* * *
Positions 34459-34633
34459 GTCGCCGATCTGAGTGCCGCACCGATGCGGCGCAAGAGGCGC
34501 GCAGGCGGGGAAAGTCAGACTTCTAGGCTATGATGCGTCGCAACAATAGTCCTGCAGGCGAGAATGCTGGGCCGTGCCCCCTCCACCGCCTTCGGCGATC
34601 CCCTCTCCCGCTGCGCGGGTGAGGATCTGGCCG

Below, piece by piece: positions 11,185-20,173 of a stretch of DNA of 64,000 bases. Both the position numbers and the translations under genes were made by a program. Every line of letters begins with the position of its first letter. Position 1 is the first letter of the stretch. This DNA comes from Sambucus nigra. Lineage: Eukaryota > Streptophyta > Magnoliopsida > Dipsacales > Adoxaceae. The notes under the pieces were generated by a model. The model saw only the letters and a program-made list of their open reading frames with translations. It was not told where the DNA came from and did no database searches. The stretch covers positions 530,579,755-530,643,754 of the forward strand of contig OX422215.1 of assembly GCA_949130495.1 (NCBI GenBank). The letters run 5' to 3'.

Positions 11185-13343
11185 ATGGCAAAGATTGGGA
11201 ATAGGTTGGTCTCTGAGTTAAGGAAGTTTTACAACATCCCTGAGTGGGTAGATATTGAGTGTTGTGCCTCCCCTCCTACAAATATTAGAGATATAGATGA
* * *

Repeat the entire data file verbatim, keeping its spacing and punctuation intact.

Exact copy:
Positions 34459-34633
34459 GTCGCCGATCTGAGTGCCGCACCGATGCGGCGCAAGAGGCGC
34501 GCAGGCGGGGAAAGTCAGACTTCTAGGCTATGATGCGTCGCAACAATAGTCCTGCAGGCGAGAATGCTGGGCCGTGCCCCCTCCACCGCCTTCGGCGATC
34601 CCCTCTCCCGCTGCGCGGGTGAGGATCTGGCCG

Below, piece by piece: positions 11,185-20,173 of a stretch of DNA of 64,000 bases. Both the position numbers and the translations under genes were made by a program. Every line of letters begins with the position of its first letter. Position 1 is the first letter of the stretch. This DNA comes from Sambucus nigra. Lineage: Eukaryota > Streptophyta > Magnoliopsida > Dipsacales > Adoxaceae. The notes under the pieces were generated by a model. The model saw only the letters and a program-made list of their open reading frames with translations. It was not told where the DNA came from and did no database searches. The stretch covers positions 530,579,755-530,643,754 of the forward strand of contig OX422215.1 of assembly GCA_949130495.1 (NCBI GenBank). The letters run 5' to 3'.

Positions 11185-13343
11185 ATGGCAAAGATTGGGA
11201 ATAGGTTGGTCTCTGAGTTAAGGAAGTTTTACAACATCCCTGAGTGGGTAGATATTGAGTGTTGTGCCTCCCCTCCTACAAATATTAGAGATATAGATGA